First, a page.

Chinese Hackers Obtained Designs of Advanced Weapons Systems Critical to U.S. Missile Defense

Thursday, May 30, 2013
F-35 Joint Strike Fighter (photo: U.S. Air Force, AP)

If China ever decides to launch a missile at the United States, and the American ballistic missile defense fails to shoot it down, the reason might not come as a surprise.

 

This week, a special report produced for the Department of Defense revealed that Chinese hackers successfully accessed classified information about more than two dozen U.S. weapons programs, including those that play key roles in the military’s anti-missile systems.

 

The Defense Science Board (DSB), a senior advisory group made up of government and civilian experts, informed Pentagon officials that cyber-attacks—unofficially blamed on China—had breached the U.S. computer networks holding classified data on programs like the PAC-3 Patriot missile, the Terminal High Altitude Area Defense (THAAD) and the Aegis Ballistic Missile Defense system.

 

In addition to these weapons, the Chinese military may have gained detailed information about vital combat aircraft and ships. These include the trillion-dollar F-35 Joint Strike Fighter, the F/A-18 fighter, the V-22 Osprey transport aircraft, the Black Hawk helicopter and the Littoral Combat Ship.

 

Also taken was data on various military technologies, such as laser weapons and advanced avionics.

 

“This is billions of dollars of combat advantage for China,” a senior military official told the The Washington Post. “They’ve just saved themselves 25 years of research and development.”

 

The report did not say if it was the computer systems of the U.S. government or defense contractors that were breached. However, Pentagon officials have privately expressed frustration over the high degree of cyber-theft from contractors that has taken place.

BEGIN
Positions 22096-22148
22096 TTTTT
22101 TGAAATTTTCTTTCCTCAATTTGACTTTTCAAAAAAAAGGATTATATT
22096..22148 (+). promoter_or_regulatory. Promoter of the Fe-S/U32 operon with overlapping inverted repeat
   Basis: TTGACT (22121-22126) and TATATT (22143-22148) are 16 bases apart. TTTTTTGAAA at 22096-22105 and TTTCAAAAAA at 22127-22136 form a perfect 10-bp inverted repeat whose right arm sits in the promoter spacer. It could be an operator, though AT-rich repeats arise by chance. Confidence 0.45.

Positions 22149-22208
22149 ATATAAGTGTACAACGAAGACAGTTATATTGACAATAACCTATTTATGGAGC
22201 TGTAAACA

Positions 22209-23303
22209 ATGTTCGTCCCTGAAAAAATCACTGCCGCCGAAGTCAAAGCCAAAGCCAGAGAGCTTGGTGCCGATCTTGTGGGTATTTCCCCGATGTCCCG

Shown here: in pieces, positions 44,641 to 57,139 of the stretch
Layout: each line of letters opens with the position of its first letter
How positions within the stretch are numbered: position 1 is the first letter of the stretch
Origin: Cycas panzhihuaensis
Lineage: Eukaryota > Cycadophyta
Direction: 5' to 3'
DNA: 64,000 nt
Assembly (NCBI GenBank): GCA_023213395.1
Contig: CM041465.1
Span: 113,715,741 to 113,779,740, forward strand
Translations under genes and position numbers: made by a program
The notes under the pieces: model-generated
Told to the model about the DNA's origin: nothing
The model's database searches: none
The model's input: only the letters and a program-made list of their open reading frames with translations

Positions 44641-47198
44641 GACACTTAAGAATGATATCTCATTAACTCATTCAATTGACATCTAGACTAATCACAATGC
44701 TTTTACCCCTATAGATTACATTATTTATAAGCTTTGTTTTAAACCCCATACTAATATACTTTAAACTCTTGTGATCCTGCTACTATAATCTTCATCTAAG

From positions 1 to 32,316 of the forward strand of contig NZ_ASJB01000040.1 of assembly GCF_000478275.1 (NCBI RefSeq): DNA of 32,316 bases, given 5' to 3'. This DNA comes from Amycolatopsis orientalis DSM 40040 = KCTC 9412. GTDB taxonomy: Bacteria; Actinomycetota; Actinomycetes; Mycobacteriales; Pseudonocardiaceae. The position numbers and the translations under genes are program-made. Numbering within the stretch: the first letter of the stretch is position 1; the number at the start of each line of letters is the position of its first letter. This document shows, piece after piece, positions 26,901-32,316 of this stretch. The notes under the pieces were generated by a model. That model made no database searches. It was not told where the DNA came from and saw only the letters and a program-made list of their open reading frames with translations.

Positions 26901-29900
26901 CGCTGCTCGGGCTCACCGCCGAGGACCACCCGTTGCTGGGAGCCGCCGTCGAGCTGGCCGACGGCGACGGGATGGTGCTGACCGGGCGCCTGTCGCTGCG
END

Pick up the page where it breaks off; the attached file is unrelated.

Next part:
A public version of the DSB’s report was released in January, but the Post obtained the list of compromised U.S. weapon designs that was included in the classified draft.

 

Experts report that the acquisition of this data by the Chinese could advance their own weapons systems, thereby giving them an edge over the U.S. in any future conflict. The DSB report states that the breach may result in “severe consequences for U.S. forces engaged in combat,” including the disabling of our weapons systems, data corruption resulting in misdirection of U.S. operations, severed communication links, penetration of our missile defenses, and the crashing of drones, aircraft and satellites.

 

“If they got into the combat systems...somebody better get out a clean piece of paper and start to design all over again,” Winslow T. Wheeler, director of the Straus Military Reform Project at the Project on Government Oversight, told the Post.

-Danny Biederman, Noel Brinkerhoff

 

To Learn More:

Confidential Report Lists U.S. Weapons System Designs Compromised by Chinese Cyberspies (by Ellen Nakashima, Washington Post)

Chinese Hackers Jeopardize Secrecy of U.S. Weapons Programs (by Agence France-Presse)

The U.S. Weapons Systems That Experts Say Were Hacked by the Chinese (by Caitlin Dewey, Washington Post)

Because Obama Administration Demanded Google Cooperate in Surveillance, Chinese Gained Access to Targets (by Noel Brinkerhoff and Danny Biederman, AllGov)      

Report Fingers Chinese Army in Anti-U.S. Hacking Attacks (by Danny Biederman and Noel Brinkerhoff, AllGov)

Chinese Government Brags on TV about Cyber Attacks against U.S. Sites (by Noel Brinkerhoff, AllGov)

 

Comments

George Bush 9 months ago
Wait! You say Regan had a brain?
Mike 3 years ago
Considering the DoD is using Chinese satellites to transmit data in N. Africa and who knows where else which is a BAD idea, why does this come as any surprise?
Steve 3 years ago
If the Chinese, or anyone else, for that matter, decides to start chucking ICBMs in our direction, the system will not work because (wait for it) the system will not work. It's been a boondoggle from the day that Edward Teller imprinted it on Ronald Reagan's rapidly atrophying brain.

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